Presented 23 May 2006

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Showcasing Teaching Enhancement Grant Projects

Dr. Dona Bauman (Education), Barry Wolf (Occupational Therapy), Eugeniu Grigorescu (CTLE)

PLAY PART 1   PLAY PART 2     (Requires RealPlayer)

The annual Teaching Enhancement Grants are awarded to instructors who wish to invest their time and resources to innovatively enhance their courses to promote student learning. This presentation will showcase the projects of two faculty members.

Presented 27 April 2006

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Working with Learning Outcomes

Dr. André Oberlé (CTLE)

PLAY PART 1   PLAY PART 2     (Requires RealPlayer)

Clearly articulated learning outcomes lead to greater student satisfaction and effective curriculum design. They tell students what they will be able to do at the successful conclusion of your courses. This workshop will enable participants to investigate the role of learning outcomes in the curriculum and enable them to design learning outcomes for their courses and consider suitable assessment techniques.

Presented 28 March 2006

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Concept Mapping: Powerful as a Cognitive and Assessment Tool

Eugeniu Grigorescu & Aileen McHale (CTLE)

PLAY PART 1   PLAY PART 2     (Requires RealPlayer)

Concept Maps are an effective way of representing visually how a student understands a domain of knowledge. They can also be an effective means of exploring a given topic in the classroom. What we will explore: 1. Concept mapping as a pedagogical tool; 2. Its modalities of use for helping students visually organize their thinking and summarize subjects of study; and 3. Software tools that are available to facilitate this process.

Presented 21 March 2006

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How Did I Get That Mark? Effective Assessment of Student Learning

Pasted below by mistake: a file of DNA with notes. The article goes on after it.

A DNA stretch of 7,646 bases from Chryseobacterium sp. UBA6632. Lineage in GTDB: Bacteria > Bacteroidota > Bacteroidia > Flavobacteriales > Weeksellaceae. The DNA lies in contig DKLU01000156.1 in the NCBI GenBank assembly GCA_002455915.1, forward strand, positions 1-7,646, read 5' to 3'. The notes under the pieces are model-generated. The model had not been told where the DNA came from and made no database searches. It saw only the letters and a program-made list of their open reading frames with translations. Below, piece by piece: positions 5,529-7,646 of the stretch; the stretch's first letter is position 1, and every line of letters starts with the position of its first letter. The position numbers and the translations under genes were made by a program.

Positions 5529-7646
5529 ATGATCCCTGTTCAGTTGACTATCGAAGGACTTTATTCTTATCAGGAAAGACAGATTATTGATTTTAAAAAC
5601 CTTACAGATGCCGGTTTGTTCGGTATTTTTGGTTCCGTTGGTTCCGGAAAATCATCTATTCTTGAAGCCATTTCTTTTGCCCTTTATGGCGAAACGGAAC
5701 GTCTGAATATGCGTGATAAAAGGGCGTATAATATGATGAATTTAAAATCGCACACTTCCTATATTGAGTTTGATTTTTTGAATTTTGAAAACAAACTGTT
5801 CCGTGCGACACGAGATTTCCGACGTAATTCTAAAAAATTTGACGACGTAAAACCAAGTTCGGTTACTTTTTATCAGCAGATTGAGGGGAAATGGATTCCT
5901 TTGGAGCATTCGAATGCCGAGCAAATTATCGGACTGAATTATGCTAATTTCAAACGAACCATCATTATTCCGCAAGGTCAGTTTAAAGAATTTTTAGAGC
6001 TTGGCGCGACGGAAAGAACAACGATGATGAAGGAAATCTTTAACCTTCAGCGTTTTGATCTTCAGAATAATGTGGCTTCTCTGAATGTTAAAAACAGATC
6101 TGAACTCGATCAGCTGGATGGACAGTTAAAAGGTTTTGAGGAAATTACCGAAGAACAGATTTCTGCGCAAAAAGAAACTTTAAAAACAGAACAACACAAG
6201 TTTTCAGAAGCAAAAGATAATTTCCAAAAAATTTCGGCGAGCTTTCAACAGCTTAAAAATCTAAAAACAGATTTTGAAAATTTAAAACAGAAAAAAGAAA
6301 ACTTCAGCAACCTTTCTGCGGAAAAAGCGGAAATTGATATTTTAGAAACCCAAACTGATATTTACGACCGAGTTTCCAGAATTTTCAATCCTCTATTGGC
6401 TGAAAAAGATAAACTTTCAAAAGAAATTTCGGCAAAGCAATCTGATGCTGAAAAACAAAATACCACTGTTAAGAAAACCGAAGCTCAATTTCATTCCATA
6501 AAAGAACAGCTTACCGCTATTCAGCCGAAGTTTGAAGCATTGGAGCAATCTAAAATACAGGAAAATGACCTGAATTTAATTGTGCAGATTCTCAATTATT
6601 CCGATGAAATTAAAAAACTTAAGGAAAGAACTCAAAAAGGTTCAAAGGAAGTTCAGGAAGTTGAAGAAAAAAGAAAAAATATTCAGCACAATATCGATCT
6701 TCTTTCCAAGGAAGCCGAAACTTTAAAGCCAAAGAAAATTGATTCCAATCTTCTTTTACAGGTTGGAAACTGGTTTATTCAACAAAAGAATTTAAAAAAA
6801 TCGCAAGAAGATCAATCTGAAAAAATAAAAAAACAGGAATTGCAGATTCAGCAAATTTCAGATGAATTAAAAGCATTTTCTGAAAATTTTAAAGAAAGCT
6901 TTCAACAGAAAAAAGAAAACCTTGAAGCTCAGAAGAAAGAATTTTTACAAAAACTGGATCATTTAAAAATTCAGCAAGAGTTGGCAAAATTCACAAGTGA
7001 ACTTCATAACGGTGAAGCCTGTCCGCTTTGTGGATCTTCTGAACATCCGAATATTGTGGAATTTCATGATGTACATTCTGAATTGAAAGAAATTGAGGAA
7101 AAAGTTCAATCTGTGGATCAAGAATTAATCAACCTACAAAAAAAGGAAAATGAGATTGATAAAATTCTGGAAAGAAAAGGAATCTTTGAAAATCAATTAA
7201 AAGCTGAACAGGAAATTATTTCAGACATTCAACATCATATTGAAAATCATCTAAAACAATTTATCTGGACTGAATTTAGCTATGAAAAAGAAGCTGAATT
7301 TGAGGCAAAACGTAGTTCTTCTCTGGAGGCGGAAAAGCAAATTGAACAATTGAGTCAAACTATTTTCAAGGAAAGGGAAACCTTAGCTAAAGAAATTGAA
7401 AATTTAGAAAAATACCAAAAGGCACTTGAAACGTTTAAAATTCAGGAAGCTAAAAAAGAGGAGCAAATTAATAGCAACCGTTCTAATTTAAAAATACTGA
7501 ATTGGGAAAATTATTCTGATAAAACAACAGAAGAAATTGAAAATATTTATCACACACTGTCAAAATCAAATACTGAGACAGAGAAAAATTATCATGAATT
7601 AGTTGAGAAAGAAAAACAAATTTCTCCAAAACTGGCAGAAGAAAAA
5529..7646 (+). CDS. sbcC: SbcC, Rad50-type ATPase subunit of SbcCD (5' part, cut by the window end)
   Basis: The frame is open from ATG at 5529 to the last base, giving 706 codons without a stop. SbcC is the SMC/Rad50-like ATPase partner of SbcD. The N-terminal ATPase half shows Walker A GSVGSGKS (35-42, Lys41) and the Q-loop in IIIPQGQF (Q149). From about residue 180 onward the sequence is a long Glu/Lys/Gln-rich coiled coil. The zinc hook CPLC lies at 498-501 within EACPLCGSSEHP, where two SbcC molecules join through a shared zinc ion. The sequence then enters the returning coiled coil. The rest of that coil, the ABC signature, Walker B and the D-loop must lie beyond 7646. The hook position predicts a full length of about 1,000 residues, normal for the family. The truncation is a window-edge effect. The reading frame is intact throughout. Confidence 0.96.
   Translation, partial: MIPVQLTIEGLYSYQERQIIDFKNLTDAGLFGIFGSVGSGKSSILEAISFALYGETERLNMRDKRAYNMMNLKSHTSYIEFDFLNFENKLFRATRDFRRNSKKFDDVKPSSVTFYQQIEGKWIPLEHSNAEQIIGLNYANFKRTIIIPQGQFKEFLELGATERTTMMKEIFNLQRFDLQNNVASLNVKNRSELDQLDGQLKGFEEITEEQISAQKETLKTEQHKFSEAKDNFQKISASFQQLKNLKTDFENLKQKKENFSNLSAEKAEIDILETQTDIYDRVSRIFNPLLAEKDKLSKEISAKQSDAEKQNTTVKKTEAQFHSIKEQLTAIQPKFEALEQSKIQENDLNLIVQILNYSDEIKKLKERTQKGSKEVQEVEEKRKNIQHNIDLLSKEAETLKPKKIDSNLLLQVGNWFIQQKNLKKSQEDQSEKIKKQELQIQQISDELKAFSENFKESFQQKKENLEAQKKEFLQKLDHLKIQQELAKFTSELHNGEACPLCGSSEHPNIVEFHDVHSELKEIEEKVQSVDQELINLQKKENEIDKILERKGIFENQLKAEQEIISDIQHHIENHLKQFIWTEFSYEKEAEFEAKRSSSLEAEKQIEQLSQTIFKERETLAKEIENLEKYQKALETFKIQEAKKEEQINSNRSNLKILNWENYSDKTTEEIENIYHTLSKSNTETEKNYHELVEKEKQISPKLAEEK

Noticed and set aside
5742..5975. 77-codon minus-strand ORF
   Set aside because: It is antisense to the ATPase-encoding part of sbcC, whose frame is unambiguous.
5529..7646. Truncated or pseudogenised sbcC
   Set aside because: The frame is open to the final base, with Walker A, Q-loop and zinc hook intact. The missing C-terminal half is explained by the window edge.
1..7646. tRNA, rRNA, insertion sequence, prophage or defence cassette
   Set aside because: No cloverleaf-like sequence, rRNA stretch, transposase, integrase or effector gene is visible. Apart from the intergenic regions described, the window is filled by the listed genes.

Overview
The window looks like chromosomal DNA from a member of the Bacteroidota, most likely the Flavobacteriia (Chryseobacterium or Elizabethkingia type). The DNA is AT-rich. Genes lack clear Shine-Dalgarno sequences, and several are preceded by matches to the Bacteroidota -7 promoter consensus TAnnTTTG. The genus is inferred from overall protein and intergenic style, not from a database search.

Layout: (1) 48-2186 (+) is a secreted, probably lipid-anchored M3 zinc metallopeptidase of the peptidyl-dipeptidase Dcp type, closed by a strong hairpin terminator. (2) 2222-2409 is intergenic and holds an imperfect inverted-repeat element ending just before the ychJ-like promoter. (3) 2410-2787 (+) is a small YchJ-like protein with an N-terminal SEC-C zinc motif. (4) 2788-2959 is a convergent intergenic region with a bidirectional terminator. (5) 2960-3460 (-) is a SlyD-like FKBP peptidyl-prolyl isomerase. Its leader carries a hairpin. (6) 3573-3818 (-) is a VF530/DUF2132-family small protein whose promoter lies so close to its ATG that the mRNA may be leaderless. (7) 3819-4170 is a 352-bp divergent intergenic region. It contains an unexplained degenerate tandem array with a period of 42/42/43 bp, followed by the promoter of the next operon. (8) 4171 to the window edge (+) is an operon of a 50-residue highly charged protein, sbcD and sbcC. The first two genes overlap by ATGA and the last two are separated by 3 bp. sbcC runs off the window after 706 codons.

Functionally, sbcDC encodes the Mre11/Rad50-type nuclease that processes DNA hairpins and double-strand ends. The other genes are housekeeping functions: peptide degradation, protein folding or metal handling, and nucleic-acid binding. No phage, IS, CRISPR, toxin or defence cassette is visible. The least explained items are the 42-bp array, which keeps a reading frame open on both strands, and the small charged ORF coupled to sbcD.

Dr. André Oberlé (CTLE)

PLAY PART 1   PLAY PART 2   PLAY PART 3
(Requires RealPlayer)

In this workshop, participants will look at the importance of designing appropriate and effective assessment of student learning. They will look at the importance of designing effective criteria, communicating them to their students and giving formative feedback that encourages student reflection and learning.

Presented 21 February 2006

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The Students with Disabilities: Charting their Course for Academic Success

Dr. Loring Brinckerhoff (ETS)

PLAY PART 1   PLAY PART 2   PLAY PART 3
(Requires RealPlayer)

Dr. Brinckerhoff is employed by Educational Testing Service (ETS) as the Director of the Office of Disability Policy. He also serves as a higher education and disability consultant to Recording for the Blind & Dyslexic (RFB&D). He is past-president of the Association on Higher Education and Disability (AHEAD) and former secretary of the National Joint Committee on Learning Disabilities. Dr. Brinckerhoff has authored over 25 articles, manuscripts, and co-authored one of the leading texts in the field, Postsecondary Education and Transition for Students with Learning Disabilities (PRO-ED). His areas of specialization are transition planning for high school students, programming for college students with learning disabilities, legal rights of adults with learning disabilities and program evaluation.

Presented 7 April 2005